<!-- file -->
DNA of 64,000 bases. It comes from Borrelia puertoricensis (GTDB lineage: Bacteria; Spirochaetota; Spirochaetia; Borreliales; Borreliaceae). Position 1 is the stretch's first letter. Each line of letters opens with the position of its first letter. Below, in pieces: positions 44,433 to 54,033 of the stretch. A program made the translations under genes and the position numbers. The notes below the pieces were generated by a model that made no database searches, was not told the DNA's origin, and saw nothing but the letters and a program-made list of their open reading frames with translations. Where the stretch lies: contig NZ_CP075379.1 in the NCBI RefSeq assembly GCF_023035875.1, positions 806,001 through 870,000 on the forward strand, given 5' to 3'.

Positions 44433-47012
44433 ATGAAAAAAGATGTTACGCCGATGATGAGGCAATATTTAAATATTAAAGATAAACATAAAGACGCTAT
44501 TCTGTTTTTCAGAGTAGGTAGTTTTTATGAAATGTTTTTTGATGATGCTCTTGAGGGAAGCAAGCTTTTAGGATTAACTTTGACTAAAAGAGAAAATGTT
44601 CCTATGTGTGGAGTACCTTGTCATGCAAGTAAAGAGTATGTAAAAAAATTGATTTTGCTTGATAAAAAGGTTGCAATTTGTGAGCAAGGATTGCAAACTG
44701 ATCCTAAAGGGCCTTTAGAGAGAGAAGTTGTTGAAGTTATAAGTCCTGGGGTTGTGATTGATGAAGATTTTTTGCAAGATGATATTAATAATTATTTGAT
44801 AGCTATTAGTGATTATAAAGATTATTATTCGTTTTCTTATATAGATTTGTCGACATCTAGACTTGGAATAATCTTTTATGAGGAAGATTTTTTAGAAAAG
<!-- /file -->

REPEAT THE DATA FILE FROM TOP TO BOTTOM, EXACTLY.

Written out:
DNA of 64,000 bases. It comes from Borrelia puertoricensis (GTDB lineage: Bacteria; Spirochaetota; Spirochaetia; Borreliales; Borreliaceae). Position 1 is the stretch's first letter. Each line of letters opens with the position of its first letter. Below, in pieces: positions 44,433 to 54,033 of the stretch. A program made the translations under genes and the position numbers. The notes below the pieces were generated by a model that made no database searches, was not told the DNA's origin, and saw nothing but the letters and a program-made list of their open reading frames with translations. Where the stretch lies: contig NZ_CP075379.1 in the NCBI RefSeq assembly GCF_023035875.1, positions 806,001 through 870,000 on the forward strand, given 5' to 3'.

Positions 44433-47012
44433 ATGAAAAAAGATGTTACGCCGATGATGAGGCAATATTTAAATATTAAAGATAAACATAAAGACGCTAT
44501 TCTGTTTTTCAGAGTAGGTAGTTTTTATGAAATGTTTTTTGATGATGCTCTTGAGGGAAGCAAGCTTTTAGGATTAACTTTGACTAAAAGAGAAAATGTT
44601 CCTATGTGTGGAGTACCTTGTCATGCAAGTAAAGAGTATGTAAAAAAATTGATTTTGCTTGATAAAAAGGTTGCAATTTGTGAGCAAGGATTGCAAACTG
44701 ATCCTAAAGGGCCTTTAGAGAGAGAAGTTGTTGAAGTTATAAGTCCTGGGGTTGTGATTGATGAAGATTTTTTGCAAGATGATATTAATAATTATTTGAT
44801 AGCTATTAGTGATTATAAAGATTATTATTCGTTTTCTTATATAGATTTGTCGACATCTAGACTTGGAATAATCTTTTATGAGGAAGATTTTTTAGAAAAG